Although several game genres empower the player with su-perhuman abilities, there are many design limitations in AR.For example, the game cannot teleport the user back to thestart position or require the user to jump off a roof. Whilechanging the users virtual position in VR could lead to a breakin presence, it is not possible in AR. Storytelling techniquesrelying heavily on controlling the camera, such as cut-scenes,might need new equivalents in AR.

    In AR, virtual content can be freely added and moved around,but physical items cannot be rearranged without the aid of hu-man helpers [12] or robotics [41]. Interaction with the physical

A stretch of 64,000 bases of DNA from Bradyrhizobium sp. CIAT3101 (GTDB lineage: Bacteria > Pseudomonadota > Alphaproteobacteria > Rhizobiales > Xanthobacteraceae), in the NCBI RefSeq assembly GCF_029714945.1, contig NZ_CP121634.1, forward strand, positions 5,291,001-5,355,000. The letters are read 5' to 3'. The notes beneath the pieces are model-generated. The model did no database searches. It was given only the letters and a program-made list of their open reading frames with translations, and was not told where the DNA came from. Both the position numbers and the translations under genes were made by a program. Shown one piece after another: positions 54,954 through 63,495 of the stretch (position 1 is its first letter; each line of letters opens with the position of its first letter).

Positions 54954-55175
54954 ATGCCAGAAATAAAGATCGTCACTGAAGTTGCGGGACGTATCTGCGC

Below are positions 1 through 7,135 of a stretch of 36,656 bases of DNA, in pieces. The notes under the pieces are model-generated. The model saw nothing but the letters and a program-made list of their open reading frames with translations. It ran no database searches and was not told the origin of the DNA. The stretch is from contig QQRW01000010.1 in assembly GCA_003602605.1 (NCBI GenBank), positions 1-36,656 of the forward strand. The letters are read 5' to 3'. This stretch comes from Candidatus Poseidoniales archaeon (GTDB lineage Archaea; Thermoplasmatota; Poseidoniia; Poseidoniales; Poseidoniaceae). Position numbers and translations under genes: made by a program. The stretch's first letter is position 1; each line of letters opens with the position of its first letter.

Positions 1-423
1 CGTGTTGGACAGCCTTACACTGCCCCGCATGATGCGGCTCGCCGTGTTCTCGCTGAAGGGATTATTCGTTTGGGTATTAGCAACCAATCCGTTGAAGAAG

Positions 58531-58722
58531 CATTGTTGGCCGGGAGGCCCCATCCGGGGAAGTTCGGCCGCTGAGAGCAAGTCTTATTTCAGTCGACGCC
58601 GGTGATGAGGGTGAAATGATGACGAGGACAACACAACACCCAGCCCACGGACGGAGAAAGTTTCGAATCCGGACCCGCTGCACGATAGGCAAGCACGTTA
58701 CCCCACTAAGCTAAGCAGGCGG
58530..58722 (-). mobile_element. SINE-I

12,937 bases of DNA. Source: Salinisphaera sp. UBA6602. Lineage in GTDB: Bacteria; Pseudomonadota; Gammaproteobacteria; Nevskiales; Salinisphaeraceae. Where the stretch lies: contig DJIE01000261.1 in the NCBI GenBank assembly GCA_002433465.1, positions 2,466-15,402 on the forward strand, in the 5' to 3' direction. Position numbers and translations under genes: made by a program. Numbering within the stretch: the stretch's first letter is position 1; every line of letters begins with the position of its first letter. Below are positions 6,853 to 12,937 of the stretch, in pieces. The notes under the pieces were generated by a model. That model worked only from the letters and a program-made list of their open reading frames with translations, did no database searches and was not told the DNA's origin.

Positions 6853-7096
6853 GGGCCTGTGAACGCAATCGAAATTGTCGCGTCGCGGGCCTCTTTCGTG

environment is also possible through IoT enabled objects, suchas opening doors or turning on lights [5]. Everyday objectscould function as tangible proxies [23] in the game. In thispaper, however, we focus on the layouting and programmingof virtual game objects in physical space.

    Recent advances in hardware make AR games spatially aware.A few projects [6, 26, 55] employ projector-based systems tosituate games in the living room. Fragments [3], a commercialgame released for the Microsoft HoloLens, adapts to the usersenvironment and recognizes objects such as chairs, whichallows the virtual characters to sit on them. Situating virtualcontent to fit to the users environment is a key challenge ofAR gaming that we address in our design. We aim for directmanipulation [48] for object creation and therefore build onwork that deals with interior design in AR [13, 30, 31] and3D content creation [28]. These projects unify action andfeedback [17, 50] and employ embodied interaction [18].